Dr. Clinton Westman (PhD), a professor in the College of Arts and Science’s Department of Archaeology and Anthropology, spent most of the month of October as a writer-in-residence at Wallace Stegner House after receiving a grant from the Eastend Arts Council. Open to published Canadian writers, the grant provides $500 and a month of free residency at the historical house, located on the banks of the Frenchman River in Eastend, overlooking the Cypress Hills.
“It’s really lovely,” said Westman.
The home was built by George Stegner in 1916-17. Stegner’s son, Wallace, who lived in the house from the ages of seven to 12, went on to become a Pulitzer Prize-winning author and founder of the Stanford School of Creative Writing. Wallace Stegner wrote about Eastend in his autobiographical book, Wolf Willow, which Westman teaches in one of his USask classes.
In 1990, the Eastend Arts Council bought the house and restored it. Heritage status was granted to the property, which now serves as a quiet retreat for writers and artists.
Westman described the Wallace Stegner House as beautiful, noting “it would fit right in” with some of the historic houses located in Saskatoon’s central areas. The home, which was visited by journalist Adrienne Clarkson while serving as Canada’s Governor General, is bright and features an office on the second floor that previously served as Wallace Stegner’s childhood bedroom, Westman said.
Westman, an environmental anthropologist, is known for interdisciplinary research that draws on environmental studies and cultural anthropology. Much of his work has focused on Indigenous groups in northern Alberta, particularly how they perceive oilsands development and the social and environmental impacts.
A study Westman co-authored with Dr. Tara Joly (PhD), published in the journal Human Ecology in February 2019, suggested a “crisis of confidence” about the industry has left the people most impacted by oilsands development feeling ill-informed and powerless.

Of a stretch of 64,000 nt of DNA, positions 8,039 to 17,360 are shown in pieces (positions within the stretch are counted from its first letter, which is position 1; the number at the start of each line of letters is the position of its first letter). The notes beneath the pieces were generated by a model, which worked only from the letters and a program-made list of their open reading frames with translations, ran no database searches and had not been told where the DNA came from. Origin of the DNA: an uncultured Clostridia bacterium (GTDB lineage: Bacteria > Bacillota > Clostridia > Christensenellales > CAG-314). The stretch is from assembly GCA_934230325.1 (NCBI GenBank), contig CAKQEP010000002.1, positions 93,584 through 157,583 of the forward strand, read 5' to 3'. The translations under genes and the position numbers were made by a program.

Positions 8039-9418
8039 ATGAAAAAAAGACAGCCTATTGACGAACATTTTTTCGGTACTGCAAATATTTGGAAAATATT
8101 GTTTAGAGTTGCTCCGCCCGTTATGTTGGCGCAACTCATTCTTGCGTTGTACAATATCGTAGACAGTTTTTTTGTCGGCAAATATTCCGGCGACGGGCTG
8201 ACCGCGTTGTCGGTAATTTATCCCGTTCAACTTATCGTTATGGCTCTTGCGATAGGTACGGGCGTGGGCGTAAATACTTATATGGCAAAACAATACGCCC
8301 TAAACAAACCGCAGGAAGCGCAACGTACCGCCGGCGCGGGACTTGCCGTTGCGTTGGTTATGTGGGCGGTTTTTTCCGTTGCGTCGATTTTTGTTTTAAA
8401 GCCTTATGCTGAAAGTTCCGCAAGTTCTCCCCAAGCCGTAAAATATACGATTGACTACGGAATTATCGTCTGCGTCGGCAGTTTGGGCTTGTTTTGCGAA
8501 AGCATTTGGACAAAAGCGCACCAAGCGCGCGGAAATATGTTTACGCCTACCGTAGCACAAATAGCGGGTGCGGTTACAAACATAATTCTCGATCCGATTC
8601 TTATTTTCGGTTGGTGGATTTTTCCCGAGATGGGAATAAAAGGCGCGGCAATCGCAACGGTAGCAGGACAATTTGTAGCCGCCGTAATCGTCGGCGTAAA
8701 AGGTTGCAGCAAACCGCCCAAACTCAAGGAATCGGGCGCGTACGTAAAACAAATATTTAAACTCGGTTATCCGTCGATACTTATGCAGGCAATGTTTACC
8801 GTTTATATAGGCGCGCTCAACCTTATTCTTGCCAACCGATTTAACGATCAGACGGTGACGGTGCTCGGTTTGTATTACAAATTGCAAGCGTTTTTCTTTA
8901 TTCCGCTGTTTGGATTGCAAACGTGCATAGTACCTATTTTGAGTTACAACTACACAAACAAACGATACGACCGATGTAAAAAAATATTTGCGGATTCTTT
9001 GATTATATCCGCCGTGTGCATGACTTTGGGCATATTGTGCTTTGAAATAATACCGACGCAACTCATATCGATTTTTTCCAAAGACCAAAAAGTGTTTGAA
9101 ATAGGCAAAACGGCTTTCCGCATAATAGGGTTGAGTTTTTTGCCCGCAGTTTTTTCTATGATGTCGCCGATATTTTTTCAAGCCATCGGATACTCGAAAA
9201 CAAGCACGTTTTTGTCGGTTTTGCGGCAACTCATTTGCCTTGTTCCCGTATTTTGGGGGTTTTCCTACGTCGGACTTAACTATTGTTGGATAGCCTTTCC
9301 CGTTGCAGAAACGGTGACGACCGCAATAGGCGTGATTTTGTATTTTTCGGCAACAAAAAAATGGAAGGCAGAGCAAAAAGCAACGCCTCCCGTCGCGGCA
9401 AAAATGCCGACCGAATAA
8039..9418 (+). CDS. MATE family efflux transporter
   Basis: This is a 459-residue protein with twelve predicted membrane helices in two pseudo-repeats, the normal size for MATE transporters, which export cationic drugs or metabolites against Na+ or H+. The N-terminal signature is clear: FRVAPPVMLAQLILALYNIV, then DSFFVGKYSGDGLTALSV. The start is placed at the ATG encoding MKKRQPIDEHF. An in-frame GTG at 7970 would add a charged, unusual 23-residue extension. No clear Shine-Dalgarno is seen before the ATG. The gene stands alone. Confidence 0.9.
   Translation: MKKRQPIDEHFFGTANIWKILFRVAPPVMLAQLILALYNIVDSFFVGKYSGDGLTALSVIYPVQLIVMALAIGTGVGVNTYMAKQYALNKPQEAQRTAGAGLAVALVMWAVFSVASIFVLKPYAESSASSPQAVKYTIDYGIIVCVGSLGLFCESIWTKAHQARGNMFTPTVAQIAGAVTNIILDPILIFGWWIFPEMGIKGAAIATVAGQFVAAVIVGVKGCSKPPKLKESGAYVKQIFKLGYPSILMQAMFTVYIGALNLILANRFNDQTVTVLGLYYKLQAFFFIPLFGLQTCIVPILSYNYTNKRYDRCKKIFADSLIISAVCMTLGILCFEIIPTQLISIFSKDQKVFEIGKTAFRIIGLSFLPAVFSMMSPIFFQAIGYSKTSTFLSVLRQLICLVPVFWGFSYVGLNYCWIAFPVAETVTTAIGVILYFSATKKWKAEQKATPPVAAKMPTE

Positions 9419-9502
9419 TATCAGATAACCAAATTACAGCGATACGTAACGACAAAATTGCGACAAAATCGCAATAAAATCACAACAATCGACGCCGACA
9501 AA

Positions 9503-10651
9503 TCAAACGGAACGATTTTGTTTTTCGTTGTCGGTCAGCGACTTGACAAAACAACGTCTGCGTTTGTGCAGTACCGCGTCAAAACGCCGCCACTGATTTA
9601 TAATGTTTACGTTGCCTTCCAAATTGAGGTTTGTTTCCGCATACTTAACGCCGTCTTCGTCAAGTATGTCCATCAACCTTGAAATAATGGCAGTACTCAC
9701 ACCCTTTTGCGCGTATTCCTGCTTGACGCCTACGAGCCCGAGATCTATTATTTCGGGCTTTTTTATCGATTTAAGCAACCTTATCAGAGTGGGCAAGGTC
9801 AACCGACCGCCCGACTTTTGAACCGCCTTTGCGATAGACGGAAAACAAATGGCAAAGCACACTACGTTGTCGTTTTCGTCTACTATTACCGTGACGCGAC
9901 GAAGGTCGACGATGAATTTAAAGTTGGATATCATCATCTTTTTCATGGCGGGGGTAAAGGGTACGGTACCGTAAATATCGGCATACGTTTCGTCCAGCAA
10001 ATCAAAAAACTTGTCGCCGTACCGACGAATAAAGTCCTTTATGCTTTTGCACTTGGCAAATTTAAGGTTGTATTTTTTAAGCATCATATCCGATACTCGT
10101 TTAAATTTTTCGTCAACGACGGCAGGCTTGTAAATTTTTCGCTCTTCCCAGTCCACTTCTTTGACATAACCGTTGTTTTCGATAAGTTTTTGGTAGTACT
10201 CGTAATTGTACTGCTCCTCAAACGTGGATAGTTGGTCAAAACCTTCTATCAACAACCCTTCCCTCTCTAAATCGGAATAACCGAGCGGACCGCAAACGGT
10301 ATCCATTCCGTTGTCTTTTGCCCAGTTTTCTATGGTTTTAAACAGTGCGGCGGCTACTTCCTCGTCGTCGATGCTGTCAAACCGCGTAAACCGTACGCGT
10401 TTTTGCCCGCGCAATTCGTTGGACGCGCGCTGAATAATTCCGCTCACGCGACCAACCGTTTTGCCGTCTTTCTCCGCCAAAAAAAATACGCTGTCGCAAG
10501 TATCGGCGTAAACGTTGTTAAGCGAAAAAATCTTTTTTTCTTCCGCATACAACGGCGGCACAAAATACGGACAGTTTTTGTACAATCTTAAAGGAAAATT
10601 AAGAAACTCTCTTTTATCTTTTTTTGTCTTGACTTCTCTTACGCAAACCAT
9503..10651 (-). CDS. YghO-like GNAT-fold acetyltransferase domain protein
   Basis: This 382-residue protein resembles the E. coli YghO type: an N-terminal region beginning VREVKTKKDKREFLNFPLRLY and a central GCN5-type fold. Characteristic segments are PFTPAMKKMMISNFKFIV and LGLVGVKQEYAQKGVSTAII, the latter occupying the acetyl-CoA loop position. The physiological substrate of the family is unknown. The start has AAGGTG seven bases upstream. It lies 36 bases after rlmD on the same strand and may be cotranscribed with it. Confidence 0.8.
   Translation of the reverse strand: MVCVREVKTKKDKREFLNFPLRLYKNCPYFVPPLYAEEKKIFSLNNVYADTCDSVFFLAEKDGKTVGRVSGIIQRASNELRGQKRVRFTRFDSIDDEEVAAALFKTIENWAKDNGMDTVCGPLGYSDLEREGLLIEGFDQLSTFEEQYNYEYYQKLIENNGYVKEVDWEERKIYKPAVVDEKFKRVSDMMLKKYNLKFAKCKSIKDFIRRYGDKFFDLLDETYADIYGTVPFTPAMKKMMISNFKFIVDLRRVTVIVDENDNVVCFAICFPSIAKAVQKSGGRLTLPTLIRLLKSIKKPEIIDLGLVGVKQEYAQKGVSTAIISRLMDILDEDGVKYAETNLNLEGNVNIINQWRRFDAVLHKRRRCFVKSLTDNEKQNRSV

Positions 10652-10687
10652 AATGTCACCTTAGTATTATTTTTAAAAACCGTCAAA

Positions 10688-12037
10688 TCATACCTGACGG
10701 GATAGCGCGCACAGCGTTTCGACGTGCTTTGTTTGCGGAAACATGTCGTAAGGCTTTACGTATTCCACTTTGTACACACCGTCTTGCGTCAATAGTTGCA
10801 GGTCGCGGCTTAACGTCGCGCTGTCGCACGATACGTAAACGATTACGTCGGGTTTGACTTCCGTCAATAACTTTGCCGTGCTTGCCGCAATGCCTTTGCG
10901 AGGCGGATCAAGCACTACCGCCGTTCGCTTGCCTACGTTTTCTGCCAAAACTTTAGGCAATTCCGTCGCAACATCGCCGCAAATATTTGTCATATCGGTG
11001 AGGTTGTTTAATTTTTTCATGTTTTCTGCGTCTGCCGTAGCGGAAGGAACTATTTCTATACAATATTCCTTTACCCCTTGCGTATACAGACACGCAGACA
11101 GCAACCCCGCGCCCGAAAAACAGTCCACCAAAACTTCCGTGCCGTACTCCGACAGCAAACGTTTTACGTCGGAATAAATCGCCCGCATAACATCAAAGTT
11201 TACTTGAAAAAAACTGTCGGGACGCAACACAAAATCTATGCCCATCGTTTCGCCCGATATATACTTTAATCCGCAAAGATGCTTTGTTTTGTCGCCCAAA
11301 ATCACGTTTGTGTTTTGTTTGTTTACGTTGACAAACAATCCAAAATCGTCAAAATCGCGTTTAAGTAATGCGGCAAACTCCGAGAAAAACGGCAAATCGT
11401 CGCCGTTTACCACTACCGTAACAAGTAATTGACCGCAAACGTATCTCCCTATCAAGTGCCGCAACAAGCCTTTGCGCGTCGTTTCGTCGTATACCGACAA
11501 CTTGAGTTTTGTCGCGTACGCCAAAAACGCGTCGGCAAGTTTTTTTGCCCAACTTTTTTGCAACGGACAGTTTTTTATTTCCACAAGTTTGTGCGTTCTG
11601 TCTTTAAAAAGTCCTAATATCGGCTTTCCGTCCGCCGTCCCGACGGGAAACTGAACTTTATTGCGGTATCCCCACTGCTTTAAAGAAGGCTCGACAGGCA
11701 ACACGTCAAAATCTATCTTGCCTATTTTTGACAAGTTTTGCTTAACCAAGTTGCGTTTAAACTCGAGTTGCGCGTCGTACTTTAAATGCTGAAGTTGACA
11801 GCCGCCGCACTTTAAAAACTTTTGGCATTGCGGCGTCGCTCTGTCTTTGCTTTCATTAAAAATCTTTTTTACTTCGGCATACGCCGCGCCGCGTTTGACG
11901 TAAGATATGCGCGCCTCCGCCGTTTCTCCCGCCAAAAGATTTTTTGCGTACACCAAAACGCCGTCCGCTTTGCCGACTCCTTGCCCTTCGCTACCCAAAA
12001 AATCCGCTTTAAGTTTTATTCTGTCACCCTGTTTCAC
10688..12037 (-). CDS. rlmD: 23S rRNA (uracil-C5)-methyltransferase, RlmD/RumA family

Westman plans to continue to focus on the environment and Indigenous communities with his new research. He said Wallace Stegner House was ideally situated as a base to begin his fieldwork and to launch his new research program in Saskatchewan and Alberta.
Westman is interested in tourism and what he calls “heritage landscapes,” such as parks and other places with cultural resonance. He said there are a number of such landscapes under public management in the Eastend area, including Grasslands National Park and the Old Man on His Back Prairie and Heritage Conservation Area (OMB), where Westman will study bison reintroduction projects happening there. In 2003, the Nature Conservancy of Canada introduced a herd of genetically pure plains bison to OMB, which is managed as a working ranch. Plains bison were introduced to Grasslands National Park a couple of years later, in 2005, after a 120-year absence.
“Over time, I would like to look at the way the culture and history have been preserved,” said Westman, who also wants to examine how these landscapes “continue to matter in people’s present lives” and how that is being interpreted by governments, communities, conservation agencies, arts councils and artists.
To get started, Westman is learning more about bison biology and how the animals socialize. He plans to explore why and how decisions were made to put bison back on the land.
“What are the politics of it? How do local communities feel about it? How do visitors feel? Some of the questions that Grasslands National Park has asked me to raise with people are ‘Does this make you more likely to come, if you can see a bison?’ and things of that nature,” he said.